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Question on a dead laptop.

  1. Dec 11, 2011 #1
    My step son gave me a dead laptop. The symptom is when I try to turn it on, it fail to load the OS. I tried to put it in set up mode by hitting F2 to get into the setup mode. But it will turn off in like 20 seconds. I tapped F11 to get to safe mode and still it will turn off by itself.

    Do you agree this is more hardware problem than virus? I would expect I can boot up to setup mode no matter what. Also I should be able to boot into safe mode even it's a virus attack.

    Please advice before I dump the whole thing in the garby can!!!
  2. jcsd
  3. Dec 11, 2011 #2
    Yeah, this is a hardware problem. I'm not sure what kind of a hardware problem this is though...
  4. Dec 11, 2011 #3


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    This sounds suspiciously like the problem I had with my Dell desktop a month ago. It passed every hardware test, both from Dell and from the Geeks where I took it for servicing. Even after they re-installed the OS five times, it still died within 1-2 minutes of starting up - never in the same place.

    HD ruled out, RAM ruled out. We concluded something on the board had gone splah.
  5. Dec 11, 2011 #4

    That's what I suspect. Is it true that the setup and safe mode are both inside the computer rather than in the hard drive that can be infected by virus? So no matter how infected the computer, you can always boot into setup or safe mode?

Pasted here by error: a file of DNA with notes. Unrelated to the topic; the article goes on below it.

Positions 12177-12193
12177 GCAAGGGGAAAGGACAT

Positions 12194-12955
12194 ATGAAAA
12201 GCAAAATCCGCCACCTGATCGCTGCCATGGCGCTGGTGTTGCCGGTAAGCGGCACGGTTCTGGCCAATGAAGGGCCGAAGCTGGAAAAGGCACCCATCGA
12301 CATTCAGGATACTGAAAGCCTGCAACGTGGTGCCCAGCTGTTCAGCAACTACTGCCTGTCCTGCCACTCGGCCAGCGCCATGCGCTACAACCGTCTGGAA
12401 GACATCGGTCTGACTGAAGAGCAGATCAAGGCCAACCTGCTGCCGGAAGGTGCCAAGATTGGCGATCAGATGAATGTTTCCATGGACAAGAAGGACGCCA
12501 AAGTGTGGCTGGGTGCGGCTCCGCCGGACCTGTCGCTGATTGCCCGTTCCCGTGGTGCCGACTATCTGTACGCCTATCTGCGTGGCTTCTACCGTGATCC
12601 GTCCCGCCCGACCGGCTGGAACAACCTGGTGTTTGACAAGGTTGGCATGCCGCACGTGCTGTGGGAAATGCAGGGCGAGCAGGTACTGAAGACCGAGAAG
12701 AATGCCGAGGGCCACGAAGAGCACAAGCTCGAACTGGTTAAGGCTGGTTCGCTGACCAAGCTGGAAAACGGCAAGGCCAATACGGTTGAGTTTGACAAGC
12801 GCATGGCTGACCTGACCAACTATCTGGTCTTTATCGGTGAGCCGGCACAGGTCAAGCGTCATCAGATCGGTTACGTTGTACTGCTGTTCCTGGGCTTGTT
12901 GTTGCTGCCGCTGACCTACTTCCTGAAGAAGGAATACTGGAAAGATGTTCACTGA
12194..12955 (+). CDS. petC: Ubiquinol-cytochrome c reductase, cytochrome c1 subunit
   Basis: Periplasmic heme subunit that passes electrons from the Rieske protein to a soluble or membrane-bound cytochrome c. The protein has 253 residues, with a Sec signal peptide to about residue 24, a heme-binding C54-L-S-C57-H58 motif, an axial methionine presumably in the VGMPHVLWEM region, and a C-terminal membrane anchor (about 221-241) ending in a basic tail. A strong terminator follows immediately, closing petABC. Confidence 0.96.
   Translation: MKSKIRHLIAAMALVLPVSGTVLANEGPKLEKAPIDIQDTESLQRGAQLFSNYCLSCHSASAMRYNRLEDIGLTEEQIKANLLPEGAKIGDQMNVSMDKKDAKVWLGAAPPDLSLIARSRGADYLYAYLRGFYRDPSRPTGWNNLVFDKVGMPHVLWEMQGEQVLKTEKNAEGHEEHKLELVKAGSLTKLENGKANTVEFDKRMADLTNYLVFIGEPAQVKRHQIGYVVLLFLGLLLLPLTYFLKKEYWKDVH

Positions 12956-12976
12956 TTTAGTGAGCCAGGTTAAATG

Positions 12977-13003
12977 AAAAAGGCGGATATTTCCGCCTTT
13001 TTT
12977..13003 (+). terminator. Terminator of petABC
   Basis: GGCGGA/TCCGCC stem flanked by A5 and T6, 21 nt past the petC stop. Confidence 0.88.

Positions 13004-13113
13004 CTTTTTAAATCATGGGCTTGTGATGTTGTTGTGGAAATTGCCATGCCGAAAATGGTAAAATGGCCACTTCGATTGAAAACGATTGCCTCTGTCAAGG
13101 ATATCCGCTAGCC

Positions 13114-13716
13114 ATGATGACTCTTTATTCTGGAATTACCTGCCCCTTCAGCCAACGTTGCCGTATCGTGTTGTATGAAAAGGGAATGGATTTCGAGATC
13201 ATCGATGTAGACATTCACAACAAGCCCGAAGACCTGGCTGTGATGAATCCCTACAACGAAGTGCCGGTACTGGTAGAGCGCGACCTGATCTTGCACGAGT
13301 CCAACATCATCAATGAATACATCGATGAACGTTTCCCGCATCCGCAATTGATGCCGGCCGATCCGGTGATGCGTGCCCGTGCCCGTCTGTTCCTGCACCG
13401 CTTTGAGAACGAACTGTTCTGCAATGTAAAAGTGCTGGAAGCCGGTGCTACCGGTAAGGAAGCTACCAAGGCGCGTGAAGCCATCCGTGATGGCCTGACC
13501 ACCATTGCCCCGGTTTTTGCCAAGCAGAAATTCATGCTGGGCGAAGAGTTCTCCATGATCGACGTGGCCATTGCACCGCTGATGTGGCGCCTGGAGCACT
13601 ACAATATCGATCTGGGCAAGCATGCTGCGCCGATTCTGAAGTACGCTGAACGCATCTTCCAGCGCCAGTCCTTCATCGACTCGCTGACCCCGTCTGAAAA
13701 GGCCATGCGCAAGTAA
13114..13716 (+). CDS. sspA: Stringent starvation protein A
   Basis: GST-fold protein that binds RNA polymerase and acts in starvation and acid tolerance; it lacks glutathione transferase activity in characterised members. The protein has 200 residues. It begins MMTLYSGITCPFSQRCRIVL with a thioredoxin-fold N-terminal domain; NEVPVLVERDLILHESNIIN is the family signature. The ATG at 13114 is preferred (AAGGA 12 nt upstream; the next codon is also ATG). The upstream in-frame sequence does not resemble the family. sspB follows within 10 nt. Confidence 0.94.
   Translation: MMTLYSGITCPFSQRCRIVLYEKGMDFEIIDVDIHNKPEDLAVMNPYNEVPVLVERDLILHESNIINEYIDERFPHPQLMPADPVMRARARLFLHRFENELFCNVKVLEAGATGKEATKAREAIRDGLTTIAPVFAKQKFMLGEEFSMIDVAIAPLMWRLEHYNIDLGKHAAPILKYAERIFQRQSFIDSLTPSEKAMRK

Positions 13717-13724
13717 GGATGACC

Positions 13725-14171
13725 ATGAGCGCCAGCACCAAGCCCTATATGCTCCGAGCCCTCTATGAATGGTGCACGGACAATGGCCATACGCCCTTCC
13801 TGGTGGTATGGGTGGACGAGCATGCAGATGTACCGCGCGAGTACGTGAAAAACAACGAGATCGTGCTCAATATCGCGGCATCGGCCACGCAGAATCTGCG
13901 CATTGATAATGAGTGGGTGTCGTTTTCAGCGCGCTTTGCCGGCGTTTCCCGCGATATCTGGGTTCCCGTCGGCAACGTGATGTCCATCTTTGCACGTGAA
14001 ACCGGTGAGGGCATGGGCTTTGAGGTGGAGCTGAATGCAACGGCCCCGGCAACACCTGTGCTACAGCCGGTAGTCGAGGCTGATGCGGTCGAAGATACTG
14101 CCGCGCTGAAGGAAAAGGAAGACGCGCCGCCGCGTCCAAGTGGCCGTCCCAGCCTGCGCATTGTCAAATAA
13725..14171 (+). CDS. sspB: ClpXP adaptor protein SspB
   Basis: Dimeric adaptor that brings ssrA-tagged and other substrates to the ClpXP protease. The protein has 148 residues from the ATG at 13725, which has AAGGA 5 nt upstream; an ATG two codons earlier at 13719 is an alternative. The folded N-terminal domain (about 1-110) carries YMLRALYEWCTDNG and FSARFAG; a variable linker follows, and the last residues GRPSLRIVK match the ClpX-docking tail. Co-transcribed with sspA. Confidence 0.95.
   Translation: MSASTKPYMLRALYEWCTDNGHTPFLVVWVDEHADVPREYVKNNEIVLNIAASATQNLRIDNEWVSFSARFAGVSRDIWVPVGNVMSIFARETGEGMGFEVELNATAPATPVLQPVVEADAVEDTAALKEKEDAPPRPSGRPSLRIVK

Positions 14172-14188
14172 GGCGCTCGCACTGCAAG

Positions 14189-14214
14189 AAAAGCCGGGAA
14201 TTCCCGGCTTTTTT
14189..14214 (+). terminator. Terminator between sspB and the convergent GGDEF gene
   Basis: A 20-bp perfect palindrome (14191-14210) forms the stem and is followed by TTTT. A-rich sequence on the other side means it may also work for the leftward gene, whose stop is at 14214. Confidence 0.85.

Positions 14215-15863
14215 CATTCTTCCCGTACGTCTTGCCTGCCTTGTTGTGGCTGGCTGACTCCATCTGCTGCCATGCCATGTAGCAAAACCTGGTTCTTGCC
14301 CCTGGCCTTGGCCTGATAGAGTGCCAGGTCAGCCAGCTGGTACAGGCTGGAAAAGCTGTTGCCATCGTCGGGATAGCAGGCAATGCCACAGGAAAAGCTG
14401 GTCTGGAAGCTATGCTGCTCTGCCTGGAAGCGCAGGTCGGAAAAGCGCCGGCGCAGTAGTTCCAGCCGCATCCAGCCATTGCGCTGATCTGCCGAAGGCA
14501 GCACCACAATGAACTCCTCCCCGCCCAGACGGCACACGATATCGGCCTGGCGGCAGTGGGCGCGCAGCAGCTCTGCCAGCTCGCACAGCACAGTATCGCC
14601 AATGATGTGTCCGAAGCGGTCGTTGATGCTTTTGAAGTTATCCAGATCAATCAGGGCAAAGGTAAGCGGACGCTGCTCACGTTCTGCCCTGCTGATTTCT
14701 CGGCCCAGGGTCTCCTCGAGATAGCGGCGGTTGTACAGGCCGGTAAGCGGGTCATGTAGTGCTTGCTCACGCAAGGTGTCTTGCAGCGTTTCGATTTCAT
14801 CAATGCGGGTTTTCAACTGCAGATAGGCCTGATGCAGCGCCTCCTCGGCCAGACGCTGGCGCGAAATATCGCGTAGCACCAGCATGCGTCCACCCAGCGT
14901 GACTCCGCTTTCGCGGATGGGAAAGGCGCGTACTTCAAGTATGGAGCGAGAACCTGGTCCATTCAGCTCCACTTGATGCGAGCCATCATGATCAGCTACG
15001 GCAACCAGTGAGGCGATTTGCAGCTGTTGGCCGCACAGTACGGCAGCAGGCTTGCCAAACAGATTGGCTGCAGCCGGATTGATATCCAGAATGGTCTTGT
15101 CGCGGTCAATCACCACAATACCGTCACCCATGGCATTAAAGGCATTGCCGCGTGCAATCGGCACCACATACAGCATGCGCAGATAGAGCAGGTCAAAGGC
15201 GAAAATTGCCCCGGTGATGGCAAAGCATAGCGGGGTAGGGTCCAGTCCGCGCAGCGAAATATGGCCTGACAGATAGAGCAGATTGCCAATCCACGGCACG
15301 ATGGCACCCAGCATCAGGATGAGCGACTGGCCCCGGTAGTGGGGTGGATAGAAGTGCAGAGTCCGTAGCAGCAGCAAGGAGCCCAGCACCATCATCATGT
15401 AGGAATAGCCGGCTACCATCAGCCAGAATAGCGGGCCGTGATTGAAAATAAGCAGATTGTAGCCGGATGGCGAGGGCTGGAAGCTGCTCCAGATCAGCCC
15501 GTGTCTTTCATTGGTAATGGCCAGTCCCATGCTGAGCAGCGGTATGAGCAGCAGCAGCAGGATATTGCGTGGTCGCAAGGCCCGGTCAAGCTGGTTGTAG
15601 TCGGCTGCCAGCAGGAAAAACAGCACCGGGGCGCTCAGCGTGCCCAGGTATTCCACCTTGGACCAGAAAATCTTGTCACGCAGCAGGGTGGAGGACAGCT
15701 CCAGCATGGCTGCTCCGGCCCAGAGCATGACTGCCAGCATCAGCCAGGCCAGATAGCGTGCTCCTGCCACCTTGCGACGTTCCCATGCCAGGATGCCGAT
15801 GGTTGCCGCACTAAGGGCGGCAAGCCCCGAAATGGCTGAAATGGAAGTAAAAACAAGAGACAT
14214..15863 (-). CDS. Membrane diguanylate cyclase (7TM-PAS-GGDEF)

6. Dec 11, 2011 #5


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    Setup is from the system's BIOS, it's immune. Safe mode is software, it's not immune.
  7. Dec 12, 2011 #6
    if your computer is shutting down while you are in the BIOS setup screens, its almost certainly a hardware issue. The computer should just sit there in BIOS setup indefinitely without any problems. There is almost no load on the CPU so heat (plague of the notebook world) shouldn't be an issue.
  8. Dec 12, 2011 #7
    I had a similar problem with a laptop, which I think was probably something to do with RAM I added (although it had worked OK with the extra RAM for a year or so beforehand). I found that with the extra RAM it would reboot after a few minutes, without it it would work OK (but then it didn't have enough RAM to do most of what I wanted)
  9. Dec 12, 2011 #8